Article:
CHAPTER 20: The Older Adult

Introduction Older Americans now number more than 43 million people and are expected to reach 80 million by 2040, over 20% of the population.[1],[2] Americans are living longer than previous generations: life span at birth is currently 81 years for women and 76 years for men. The population over age 85 years is projected to […]

CHAPTER 19: The Pregnant Woman

Introduction This chapter presents the history and physical examination of the healthy pregnant woman. Many of the techniques of examination are similar to those of the nonpregnant woman; however, the clinician must distinguish the changes of pregnancy from abnormal findings. This chapter reviews common anatomic and physiologic changes as they evolve throughout pregnancy, elements of […]

CHAPTER 18: Assessing Children: Infancy through Adolescence

Introduction This chapter highlights clinical assessment for each pediatric age group, beginning with general principles of development and key components of health promotion. Newborns, infants, young and school-aged children, and adolescents are covered in separate sections, with relevant discussions of development, history taking, health promotion and counseling, and techniques of examination for each (Figs. 18-1 […]

CHAPTER 17: The Nervous System

Introduction The focus of this chapter is the evaluation of the cranial nerves (CNs), the motor system with all its components, the sensory system, and the reflexes. The complex anatomy and physiology of the nervous system make examination and assessment especially challenging, but attainable with practice and dedication. For many of the body systems, the […]

CHAPTER 16: The Musculoskeletal System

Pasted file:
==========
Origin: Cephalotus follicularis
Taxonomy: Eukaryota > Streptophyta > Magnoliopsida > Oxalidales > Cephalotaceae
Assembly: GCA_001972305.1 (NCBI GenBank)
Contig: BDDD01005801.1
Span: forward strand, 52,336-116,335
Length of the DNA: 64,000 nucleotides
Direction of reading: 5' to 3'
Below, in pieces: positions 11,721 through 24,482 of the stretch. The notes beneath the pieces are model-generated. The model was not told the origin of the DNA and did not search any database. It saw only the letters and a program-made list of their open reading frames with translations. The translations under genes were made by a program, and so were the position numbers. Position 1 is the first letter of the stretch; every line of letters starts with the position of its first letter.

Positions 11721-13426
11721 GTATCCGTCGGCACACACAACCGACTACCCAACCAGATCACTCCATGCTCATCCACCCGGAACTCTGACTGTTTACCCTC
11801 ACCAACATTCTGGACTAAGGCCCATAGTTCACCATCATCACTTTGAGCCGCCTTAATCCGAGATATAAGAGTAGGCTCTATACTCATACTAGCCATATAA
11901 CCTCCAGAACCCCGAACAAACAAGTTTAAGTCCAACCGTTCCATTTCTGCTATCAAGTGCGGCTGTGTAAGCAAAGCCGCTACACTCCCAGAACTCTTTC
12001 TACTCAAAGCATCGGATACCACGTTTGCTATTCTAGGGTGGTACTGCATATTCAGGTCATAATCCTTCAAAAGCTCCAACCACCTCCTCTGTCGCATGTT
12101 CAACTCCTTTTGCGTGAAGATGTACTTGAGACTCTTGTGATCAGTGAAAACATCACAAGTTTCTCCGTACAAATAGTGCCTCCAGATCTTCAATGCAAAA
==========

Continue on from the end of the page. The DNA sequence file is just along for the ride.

Introduction Musculoskeletal disorders are the leading primary diagnosis during office visits in the United States.[1] In 2012, these disorders totaled 93 million visits, or 10% of all ambulatory care visits, highlighting the need for competent office examinations. Arthritis affects one in five Americans, or 22% of the adult population, and is the leading cause of […]

CHAPTER 15: The Anus, Rectum, and Prostate

Anatomy and Physiology The sigmoid colon terminates at the rectum, which lies against the sacrum and coccyx, then merges with the short segment of the anal canal (Fig. 15-1). The rectum extends from the rectosigmoid junction, anterior to the S3 vertebra, to the anorectal junction at the tip of the coccyx. The external margin of […]

CHAPTER 14: Female Genitalia

Anatomy and Physiology Knowing the basics of pelvic anatomy will enhance your examination skills and improve your detection of abnormal findings. Begin by reviewing the anatomy of the external female genitalia, or vulva (Fig. 14-1). Note the mons pubis, a hair-covered fat pad overlying the symphysis pubis; the labia majora, rounded folds of adipose tissue […]

CHAPTER 13: Male Genitalia and Hernias

Anatomy and Physiology Review the anatomy of the male genitalia (Fig. 13-1). The shaft of the penis is formed by three columns of vascular erectile tissue: the corpus spongiosum, containing the urethra, and two corpora cavernosa. The corpus spongiosum extends from the bulb of the penis to the cone-shaped glans with its expanded base, or […]

CHAPTER 12: The Peripheral Vascular System

Introduction Careful assessment is essential for detection of diseases of the peripheral arteries (Fig. 12-1) and veins. Peripheral artery disease (PAD) is generally defined as atherosclerotic disease distal to the aortic bifurcation, although some guidelines also include the abdominal aorta.[1],[2] PAD affects roughly 8 million Americans, with estimates ranging from 5.8% to 12% of the […]

CHAPTER 11: The Abdomen

Anatomy and Physiology Visualize or palpate the bony landmarks of the abdominal wall and pelvis, as shown in Figure 11-1: the xiphoid process, iliac crest, anterior superior iliac spine, pubic tubercle, and symphysis pubis. The rectus abdominis muscles become more prominent when the patient raises the head and shoulders or lifts the legs from the […]